The POSTWAREX project began at CEGESOMA in June 2020. From that moment on, Élise Rezsöhazy immersed herself in a series of very rich sources so far little exploited by historians with the goal of studying the macro-juridical aspect of the policy of executions carried out by the office of the Chief Military Prosecutor (auditorat-général/auditoraat-generaal), The objective of this first stage of the research is to understand the framework in which the office of the Chief Military Prosecutor and the offices of the military prosecutors (auditorats militaires/militaire auditoraten) were led to sentence to death and then execute 242 people in Belgium between 1944 and 1950. Who were the actors involved? What legislation guided them? What processes were put in place? How was the repression coordinated?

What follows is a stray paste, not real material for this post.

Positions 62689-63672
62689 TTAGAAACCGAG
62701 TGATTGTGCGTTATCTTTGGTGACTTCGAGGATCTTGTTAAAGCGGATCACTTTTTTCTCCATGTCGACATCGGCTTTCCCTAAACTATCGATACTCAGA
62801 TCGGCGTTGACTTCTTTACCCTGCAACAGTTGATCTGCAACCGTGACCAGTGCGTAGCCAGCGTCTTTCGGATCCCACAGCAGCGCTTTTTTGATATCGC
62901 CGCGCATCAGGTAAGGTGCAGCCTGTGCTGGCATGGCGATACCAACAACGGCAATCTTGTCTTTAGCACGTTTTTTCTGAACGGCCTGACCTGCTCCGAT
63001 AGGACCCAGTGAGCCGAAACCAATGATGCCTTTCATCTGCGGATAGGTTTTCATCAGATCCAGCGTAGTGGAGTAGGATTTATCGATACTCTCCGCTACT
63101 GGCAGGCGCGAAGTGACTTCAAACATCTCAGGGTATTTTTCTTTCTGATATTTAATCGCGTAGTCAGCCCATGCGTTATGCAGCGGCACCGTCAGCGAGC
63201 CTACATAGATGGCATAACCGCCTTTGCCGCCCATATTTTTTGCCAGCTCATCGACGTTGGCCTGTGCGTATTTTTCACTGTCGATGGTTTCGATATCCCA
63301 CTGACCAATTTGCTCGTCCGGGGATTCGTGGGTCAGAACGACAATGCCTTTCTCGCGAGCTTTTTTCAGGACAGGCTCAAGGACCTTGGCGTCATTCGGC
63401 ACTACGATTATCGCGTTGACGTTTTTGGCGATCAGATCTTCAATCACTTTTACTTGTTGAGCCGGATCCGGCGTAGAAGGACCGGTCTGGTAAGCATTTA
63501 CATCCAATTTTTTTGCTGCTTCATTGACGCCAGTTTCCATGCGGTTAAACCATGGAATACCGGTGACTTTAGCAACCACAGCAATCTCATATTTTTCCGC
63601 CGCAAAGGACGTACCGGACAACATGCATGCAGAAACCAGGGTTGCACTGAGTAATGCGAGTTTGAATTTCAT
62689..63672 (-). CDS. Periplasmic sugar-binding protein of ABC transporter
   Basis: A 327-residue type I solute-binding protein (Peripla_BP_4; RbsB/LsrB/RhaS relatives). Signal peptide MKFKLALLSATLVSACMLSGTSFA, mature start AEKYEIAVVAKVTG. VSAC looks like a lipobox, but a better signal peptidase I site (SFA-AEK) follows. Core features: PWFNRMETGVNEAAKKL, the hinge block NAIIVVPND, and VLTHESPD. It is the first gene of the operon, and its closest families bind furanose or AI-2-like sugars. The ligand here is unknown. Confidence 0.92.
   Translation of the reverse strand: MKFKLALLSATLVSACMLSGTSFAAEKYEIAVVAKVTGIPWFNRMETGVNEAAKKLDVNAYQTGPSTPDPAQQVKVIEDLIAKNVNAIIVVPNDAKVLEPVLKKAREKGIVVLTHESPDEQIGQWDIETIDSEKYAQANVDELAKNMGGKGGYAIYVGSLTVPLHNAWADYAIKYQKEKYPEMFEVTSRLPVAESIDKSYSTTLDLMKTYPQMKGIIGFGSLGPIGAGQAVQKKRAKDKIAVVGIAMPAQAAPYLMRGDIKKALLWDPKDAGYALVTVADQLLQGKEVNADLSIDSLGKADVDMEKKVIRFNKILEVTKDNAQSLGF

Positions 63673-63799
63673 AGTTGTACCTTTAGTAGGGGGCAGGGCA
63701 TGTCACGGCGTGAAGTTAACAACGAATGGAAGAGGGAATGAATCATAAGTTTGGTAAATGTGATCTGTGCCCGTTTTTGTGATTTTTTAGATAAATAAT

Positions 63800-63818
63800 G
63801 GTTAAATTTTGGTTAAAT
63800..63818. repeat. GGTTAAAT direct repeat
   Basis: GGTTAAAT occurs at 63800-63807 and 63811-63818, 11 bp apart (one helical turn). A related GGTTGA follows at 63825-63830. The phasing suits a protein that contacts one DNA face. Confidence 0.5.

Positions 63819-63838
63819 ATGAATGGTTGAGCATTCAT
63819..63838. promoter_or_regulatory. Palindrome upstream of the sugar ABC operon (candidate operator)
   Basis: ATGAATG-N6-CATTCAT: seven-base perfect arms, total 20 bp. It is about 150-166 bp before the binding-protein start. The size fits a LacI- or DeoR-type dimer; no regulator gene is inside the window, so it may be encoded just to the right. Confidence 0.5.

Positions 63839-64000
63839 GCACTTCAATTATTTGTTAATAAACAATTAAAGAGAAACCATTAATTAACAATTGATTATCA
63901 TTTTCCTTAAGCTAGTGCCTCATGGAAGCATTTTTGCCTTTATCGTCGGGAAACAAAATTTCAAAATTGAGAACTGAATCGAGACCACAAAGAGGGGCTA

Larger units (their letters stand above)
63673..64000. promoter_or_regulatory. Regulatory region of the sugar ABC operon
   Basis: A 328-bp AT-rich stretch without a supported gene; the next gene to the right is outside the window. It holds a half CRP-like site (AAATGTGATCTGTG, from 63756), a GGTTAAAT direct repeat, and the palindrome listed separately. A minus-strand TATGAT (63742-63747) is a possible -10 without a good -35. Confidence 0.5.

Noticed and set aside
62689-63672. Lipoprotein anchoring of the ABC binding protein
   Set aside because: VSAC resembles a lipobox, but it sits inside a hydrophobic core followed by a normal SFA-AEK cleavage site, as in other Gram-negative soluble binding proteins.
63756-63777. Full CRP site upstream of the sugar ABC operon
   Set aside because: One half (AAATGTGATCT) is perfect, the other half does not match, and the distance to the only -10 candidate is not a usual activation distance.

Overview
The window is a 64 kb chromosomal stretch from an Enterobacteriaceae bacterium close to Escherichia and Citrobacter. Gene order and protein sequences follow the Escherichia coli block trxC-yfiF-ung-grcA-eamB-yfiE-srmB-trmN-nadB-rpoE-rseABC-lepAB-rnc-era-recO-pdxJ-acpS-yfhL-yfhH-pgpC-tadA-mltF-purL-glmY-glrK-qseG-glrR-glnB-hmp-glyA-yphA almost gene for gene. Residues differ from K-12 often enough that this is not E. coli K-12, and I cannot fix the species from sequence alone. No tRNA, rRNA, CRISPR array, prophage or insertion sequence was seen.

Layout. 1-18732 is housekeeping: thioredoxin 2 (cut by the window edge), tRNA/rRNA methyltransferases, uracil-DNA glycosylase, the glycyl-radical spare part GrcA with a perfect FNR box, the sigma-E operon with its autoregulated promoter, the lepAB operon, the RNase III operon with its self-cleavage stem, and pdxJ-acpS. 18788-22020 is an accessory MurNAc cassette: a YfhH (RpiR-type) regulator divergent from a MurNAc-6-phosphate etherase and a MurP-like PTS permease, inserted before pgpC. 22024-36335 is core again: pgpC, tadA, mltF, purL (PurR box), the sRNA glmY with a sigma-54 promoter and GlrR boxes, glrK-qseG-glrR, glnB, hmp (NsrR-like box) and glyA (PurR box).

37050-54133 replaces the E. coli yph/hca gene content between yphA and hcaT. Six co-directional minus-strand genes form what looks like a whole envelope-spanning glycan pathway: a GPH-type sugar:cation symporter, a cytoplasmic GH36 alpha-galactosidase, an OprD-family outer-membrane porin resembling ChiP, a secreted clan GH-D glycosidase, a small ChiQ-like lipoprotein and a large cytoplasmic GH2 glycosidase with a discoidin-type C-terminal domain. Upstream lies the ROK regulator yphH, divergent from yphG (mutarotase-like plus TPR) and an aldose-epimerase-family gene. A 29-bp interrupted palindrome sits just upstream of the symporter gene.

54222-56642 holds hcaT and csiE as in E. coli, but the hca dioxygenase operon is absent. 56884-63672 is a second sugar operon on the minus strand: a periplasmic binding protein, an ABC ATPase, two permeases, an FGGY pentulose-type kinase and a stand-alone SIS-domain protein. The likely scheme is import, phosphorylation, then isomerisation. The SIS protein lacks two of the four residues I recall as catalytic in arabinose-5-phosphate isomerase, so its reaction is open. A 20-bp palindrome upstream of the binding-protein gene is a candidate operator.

The State Archives preserve two archival funds transferred from the Palace of Justice in Brussels that answer these questions. The documents compiled by the General Instructions department of the office of the Chief Military Prosecutor between 1944 and 1953 and then by its documentation service plunge us into political, legal and very practical questions relating to executions through numerous formal and informal letters, circulars, memos and other reports. We are thus able to retrace quite precisely the implementation of the execution procedure and to confront the very concrete but also moral problems caused by these public executions. Exchanges between the office of the Chief Military Prosecutor, the offices of the military prosecutors, the Ministry of Justice and the Ministry of Defense reflect the existing balance of power between the different authorities and stakeholders in a tense political context while repression is at the heart of public debate. These archives also show the important role of coordinator of the Chief Military Prosecution Service, in permanent contact with the military prosecution departments carrying out repression at the local level. Thanks to this pioneering research, the legal and political frameworks in which the executions took place can now be reconstructed.